I’m happy to help if you are unsure about any item you’re considering buying – just contact me here and include a link if possible if the item is for sale online.

The Rubáiyát of Omar Khayyám & Charlotte Rhead

Edmund DelacOne of the most unusual (and therefore most sought after) Charlotte Rhead patterns depicts her interpretation of a scene from The Rubáiyát of Omar Khayyám. This collection of poems was produced by Edward Fitzgerald in the mid 19th Century and was his translation of some verses written by Omar Khayyám, a Persian poet, mathematician & astronomer (1048-1131). It proved very popular when first published in 1859 and influenced a number of significant figures of the time, including William Morris, Edward Burne-Jones and other artists, who contributed their bespoke illustrations to later editions. Whilst it is felt that some of the translations were not entirely accurate and true to the original text, as a collection it is clear why it captured the imagination of artists in the late 19th century, with its romantic & classical themes tying in with the pre-raphaelite and later movements. But how, you may ask, does 20th century pottery designer Charlotte Rhead come in to all this?!

The answer lies (as it often did with her work), in the influence of her father, Frederick Alfred Rhead. He was another of the 19th century artists to have been inspired by The Rubáiyát of Omar Khayyám, and painted his own scene from the book – ‘When the Angel with his Darker Draught Draws up to Thee’, from verse 48 (shown above left). Following this, he went on to produce a stunning vase for Minton carrying the same image in pâte-sur-pâte decoration. This vase (also shown above), as well as the original painting, sold recently as part of the Rhead-Cronin collection – with the vase going for £17,000 plus fees. Any holistic view of her patterns will show that Charlotte was not afraid to re-produce ideas or use inspiration from her family’s illustrations when designing ceramic artwork – from the early home-produced tube-lined tiles and right through her time at the various potteries that she worked for.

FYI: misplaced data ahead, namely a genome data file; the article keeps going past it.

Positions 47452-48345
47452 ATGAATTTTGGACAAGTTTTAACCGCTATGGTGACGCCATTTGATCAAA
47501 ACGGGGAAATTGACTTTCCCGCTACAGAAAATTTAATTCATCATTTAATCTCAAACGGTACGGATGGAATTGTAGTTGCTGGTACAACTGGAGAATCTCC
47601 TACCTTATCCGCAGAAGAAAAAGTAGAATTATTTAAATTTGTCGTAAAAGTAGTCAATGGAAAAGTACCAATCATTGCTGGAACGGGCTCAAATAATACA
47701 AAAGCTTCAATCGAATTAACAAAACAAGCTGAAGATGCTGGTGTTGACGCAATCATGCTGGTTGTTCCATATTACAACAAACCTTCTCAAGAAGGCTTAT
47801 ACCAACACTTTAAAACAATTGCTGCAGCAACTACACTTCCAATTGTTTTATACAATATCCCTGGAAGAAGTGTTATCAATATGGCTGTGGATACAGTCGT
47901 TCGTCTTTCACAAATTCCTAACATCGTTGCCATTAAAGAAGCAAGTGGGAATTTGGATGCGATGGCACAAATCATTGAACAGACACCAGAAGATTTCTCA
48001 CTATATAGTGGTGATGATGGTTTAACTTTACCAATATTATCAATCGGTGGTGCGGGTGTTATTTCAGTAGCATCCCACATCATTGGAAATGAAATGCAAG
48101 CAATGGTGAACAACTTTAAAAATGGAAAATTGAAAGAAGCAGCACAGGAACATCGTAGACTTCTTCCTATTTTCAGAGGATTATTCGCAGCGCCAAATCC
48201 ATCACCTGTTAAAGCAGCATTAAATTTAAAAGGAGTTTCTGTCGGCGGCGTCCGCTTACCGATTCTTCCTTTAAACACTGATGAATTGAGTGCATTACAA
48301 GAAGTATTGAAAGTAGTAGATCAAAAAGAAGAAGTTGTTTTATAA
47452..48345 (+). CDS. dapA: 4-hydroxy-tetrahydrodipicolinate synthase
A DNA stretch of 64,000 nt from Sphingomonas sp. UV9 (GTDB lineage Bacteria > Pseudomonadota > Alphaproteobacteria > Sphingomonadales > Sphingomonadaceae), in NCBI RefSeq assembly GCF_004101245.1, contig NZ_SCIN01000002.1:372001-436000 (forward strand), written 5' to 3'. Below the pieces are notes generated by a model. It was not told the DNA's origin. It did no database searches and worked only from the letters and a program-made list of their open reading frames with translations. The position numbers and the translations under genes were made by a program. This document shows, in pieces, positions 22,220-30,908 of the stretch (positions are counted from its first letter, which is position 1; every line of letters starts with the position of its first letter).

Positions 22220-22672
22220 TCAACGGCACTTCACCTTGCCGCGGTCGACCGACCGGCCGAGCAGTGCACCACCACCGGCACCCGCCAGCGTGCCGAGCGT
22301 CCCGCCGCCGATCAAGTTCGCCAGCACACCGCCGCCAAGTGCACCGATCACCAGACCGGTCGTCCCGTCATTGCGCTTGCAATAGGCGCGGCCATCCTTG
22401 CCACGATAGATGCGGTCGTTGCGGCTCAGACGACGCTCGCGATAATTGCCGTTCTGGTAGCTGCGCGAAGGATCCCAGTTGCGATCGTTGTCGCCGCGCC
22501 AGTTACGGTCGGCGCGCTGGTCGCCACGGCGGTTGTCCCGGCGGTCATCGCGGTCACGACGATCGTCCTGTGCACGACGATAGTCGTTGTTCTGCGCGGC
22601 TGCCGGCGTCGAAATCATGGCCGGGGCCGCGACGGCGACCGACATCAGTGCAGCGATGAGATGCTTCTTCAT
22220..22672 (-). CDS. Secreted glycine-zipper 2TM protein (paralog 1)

Omar mugHer Omar pattern (#4036) was produced whilst she was at AG Richardson (Crown Ducal) in the 1930s, and appeared on a variety of items. It was displayed at the British Industries Fair in 1935 and was something of a departure from the floral patterns that she was best known for at the time. The pattern features a seated male underneath a tree (as per the image at the top of the page), with tube-lined text reading ‘Here with a loaf of bread beneath the bough A flask of wine A book of verse and Thou’, taken from one of the more popular verses in the Rubáiyát. There isn’t really a comparable pattern of this style by Charlotte Rhead, certainly on commercially produced pottery, so it is intriguing as to why she produced it when she did. One possibility, and it is purely my own guess(!), is that it was some form of tribute to her father, who died in 1933 whilst Charlotte was at Richardsons. Regardless, it is an attractive pattern and one that if you see, you should buy!

 

Charlotte Rhead Crown Ducal Trial?

Crown Ducal Trial Vase Charlotte RheadOK, here we go with another unconventional recent find. This is a strange one as it is clearly a trial piece – featuring a previously unseen pattern, as well as some colour variations and even notes written on the vase itself. Whilst there are no distinguishing marks – apart from the number incised on the base (173), which is a known Richardson’s / Crown Ducal shape – there has to be little doubt that Charlotte Rhead was somehow involved!

The obvious giveaway is clearly the decoration, but then there is also the orange ‘sponge’ finish to the ground, the tube-lining and also the colours used. What is most intriguing is the word ‘Robinsons’ (or ‘Rob’) that appears in a few placesSAM_0462 around the base of the vase, along with various numbers. I am assuming that given their location they are a reference to different colours – pantones if you want use the posh word – that have been used in the pattern. There was however a company around at the time – W.E. Robinson & Son, of Burslem – who were involved in the supply of clay and elements involved in pottery glazing, so perhaps it was a reference to their products.

It is a pretty rough and ready item, with unfinished tube-lining and patterns throughout – it even appears to have two different colour schemes on either side of the vase, right down to the orange colour on the rim and the base that stop half-way round. What is unmistakable however is the decoration itself, which carries echoes of other well known patterns by Charlotte Rhead. I’ve started a short list, but points are on offer to anybody who can think of any more……….

I’ve included the image of 4926 here as this is the pattern that the vase reminds me of most, in terms of the swirling scrolls around the central panel. They would have been produced at similar times – which came first is anyone’s guess! What is interesting is that several different elements of known patterns seem to be involved.